Air India (AI) has stopped using caged rats to test the efficiency of its aircraft fumigation after animal rights activists protested. The airline has instead started using gas concentration meters that measure the intensity of fumigation.
Air India officials confirmed the move, saying the practice of placing a rat in the aircraft was no longer there. "On instances when a rat is sighted by a passenger or cabin crew, the aircraft would be fumigated to ensure that the rat is either captured or killed," said Jitender Bhargava, a former executive director of AI.
Under Air India's practice, if a caged rat placed inside a plane died, it would be presumed other rats inside the plane had also died.
No other Indian carrier, sources said, used caged rats to test the efficiency of aircraft cabin fumigation.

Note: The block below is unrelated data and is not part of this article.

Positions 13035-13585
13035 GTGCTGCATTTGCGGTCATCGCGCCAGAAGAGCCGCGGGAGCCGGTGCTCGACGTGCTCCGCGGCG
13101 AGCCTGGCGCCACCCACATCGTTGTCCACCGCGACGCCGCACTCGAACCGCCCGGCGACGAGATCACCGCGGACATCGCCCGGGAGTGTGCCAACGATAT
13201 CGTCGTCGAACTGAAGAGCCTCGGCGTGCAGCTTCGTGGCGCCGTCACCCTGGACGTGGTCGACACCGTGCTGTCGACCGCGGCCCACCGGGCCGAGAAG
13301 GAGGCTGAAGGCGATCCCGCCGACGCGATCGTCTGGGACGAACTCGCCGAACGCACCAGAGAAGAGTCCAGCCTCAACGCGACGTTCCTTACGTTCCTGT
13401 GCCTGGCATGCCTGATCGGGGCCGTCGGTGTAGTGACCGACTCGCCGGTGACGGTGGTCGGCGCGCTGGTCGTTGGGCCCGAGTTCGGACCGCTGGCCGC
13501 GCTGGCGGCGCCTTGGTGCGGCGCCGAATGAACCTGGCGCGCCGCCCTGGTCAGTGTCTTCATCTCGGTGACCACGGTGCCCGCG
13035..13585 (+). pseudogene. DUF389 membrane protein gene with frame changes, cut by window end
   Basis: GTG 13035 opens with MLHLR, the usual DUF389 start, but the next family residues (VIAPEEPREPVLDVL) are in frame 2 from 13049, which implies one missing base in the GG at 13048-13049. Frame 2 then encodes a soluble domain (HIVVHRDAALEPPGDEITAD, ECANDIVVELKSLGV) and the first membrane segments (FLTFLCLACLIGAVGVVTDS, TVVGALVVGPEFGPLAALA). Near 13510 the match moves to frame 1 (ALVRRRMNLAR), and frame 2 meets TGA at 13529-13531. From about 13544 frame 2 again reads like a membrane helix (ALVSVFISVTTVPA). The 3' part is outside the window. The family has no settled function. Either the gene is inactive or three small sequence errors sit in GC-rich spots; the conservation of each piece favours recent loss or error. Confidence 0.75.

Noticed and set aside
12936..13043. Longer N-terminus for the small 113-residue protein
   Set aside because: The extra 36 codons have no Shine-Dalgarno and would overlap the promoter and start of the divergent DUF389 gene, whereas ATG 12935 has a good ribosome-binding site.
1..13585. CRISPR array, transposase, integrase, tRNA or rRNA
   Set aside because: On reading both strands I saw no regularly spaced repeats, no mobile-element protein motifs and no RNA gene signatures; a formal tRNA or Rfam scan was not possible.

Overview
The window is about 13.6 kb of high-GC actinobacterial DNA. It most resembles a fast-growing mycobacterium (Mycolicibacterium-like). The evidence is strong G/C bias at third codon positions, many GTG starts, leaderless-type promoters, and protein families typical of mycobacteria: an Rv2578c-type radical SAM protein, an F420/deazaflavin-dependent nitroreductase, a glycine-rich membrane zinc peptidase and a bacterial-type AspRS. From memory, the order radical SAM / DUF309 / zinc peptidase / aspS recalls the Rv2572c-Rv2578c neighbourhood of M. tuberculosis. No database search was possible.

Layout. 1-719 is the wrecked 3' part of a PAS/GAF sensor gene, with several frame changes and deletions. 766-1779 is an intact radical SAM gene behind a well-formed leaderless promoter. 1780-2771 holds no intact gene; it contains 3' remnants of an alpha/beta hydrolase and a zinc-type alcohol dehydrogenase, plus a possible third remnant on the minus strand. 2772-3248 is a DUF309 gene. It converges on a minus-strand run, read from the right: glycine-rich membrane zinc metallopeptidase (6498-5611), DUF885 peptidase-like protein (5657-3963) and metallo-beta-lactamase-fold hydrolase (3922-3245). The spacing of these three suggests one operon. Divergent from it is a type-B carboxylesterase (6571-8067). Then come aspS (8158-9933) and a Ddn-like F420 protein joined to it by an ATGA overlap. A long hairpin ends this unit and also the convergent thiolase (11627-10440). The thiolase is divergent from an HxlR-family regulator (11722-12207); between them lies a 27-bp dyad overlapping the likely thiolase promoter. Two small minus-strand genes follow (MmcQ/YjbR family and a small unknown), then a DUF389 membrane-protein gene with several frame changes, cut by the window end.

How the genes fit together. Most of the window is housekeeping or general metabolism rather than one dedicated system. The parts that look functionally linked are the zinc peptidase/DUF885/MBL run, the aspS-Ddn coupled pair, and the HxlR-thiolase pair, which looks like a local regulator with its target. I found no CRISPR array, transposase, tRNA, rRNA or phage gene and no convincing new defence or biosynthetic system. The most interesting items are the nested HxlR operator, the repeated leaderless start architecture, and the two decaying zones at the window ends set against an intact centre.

Having a rat on board, however, can have serious consequences. "Modern aircraft have fly-by-wire controls. If a wire gets cut, it can lead to a short circuit or even control failure," said Captain Mohan Ranganathan, an aviation expert. "It's not just rats. Even snakes, cockroaches, lizards sneak in sometimes," he said.
Most airlines, however, take adequate precautions to fumigate areas adjoining to where an aircraft is parked.
"Adjoining areas are fumigated regularly particularly in Mumbai where there is a lot of habitation around the airport," Bhargava said.